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Ghanaian diasporic migrant students: challenges, culture and capitals

Ghanaian diasporic migrant students: challenges, culture and capitals

Male, Alberta Araba (2021) Ghanaian diasporic migrant students: challenges, culture and capitals. EdD thesis, University of Greenwich.

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While adult migration has been well documented and researched in various disciplines, issues related to child migration are often neglected or subsumed under discussions regarding adult migration. This study shows children as agents whose experiences form distinctive migration and acculturation narratives.

Utilising Bourdieu’s (1977) theory of practice and Berry’s (2005) theory of acculturation, this study investigates the lived experiences of nine Ghanaian, diasporic, migrant children in Key Stages 3-5 in a London secondary academy. These children migrated from Ghana and from within the European Union to the UK. The focus is on the extent to which the learning of these children is affected by their transition, issues of educational provision and the extent to which it accommodates their needs as migrant young people. Perspectives from parents, teachers and Ghanaian community leaders are also sought to explore the subject further.

The study uses a narrative inquiry through semi-structured individual and focus group interviews with the children, parents, teachers, Ghanaian church community leaders and an assessment of students' attainment data. The themes which emerged are the complexities of migration; the impact of challenging behaviour, peer pressure, language, peer and teacher relationships on learning; perceived lack of challenge within the English curriculum, and placement of migrant children in lower set classes on arrival; the capitals that the children possess that enable them to navigate their learning and acculturation, as well as familial and community capitals. The data also raises issues of institutional racism and how this is experienced and managed by the children.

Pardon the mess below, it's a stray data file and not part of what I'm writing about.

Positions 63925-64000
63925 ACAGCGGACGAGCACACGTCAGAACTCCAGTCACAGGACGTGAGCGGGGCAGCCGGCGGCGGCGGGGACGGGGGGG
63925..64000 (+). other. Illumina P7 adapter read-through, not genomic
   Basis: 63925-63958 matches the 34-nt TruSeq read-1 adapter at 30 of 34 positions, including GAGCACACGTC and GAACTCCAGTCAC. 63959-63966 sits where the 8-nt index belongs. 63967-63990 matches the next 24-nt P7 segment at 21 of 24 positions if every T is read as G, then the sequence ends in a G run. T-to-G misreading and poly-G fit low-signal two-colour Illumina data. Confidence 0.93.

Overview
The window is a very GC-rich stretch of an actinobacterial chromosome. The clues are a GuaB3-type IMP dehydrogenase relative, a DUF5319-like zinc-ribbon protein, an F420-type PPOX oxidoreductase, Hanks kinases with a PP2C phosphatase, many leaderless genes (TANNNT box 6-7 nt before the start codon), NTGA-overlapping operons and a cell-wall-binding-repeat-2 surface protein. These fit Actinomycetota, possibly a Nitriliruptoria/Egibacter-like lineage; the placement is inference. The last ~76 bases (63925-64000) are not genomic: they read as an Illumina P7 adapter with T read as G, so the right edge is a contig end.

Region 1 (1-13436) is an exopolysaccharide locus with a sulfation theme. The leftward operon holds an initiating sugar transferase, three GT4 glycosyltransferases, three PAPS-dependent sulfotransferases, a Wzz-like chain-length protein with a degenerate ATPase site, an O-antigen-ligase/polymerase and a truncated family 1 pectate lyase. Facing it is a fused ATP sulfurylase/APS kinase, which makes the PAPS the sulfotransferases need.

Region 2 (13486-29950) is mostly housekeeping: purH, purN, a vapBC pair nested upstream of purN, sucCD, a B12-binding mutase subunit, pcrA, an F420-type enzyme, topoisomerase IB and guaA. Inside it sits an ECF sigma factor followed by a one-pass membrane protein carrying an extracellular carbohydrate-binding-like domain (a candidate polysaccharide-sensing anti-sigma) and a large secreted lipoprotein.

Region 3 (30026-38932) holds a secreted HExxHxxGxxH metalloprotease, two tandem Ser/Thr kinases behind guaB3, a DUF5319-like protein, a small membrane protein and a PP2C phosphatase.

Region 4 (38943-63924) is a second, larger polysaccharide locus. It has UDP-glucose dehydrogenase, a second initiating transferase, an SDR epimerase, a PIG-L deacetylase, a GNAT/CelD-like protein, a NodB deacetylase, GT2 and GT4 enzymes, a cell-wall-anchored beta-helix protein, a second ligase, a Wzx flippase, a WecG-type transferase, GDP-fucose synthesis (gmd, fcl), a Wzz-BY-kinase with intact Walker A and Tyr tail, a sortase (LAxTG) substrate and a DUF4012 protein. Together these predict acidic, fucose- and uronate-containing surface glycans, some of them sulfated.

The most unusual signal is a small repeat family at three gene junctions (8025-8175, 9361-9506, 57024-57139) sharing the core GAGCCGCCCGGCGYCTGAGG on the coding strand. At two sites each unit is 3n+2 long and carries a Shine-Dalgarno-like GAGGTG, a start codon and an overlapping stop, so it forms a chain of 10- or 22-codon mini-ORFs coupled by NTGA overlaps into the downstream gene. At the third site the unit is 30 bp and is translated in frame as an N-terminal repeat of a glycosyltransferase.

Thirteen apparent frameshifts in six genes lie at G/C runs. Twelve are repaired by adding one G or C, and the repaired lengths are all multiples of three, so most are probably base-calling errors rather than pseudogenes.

The findings illustrate the complexities, issues, and backgrounds that the children have brought with them on their migration into Britain. The findings also indicate how the actions/choices of some of the children are affected by peer pressure and the desire to belong. Parental, teacher, peer and Ghanaian (church) community support have aided their transition and adaptation into British education and culture. Thus, the capitals of their internationalism, resilience, intrinsic desire to succeed and social/community capitals have served as advantages in their general acculturation. To the extent that ‘acculturation’ appears to be a one-way process, this could be legitimately construed as institutional racism.

Item Type: Thesis (EdD)
Uncontrolled Keywords: Ghanian migration, international migration, migrant children, Ghanian identity,
Subjects: H Social Sciences > HT Communities. Classes. Races
Faculty / School / Research Centre / Research Group: Faculty of Education, Health & Human Sciences
Faculty of Education, Health & Human Sciences > School of Education (EDU)
Last Modified: 13 Dec 2022 10:09

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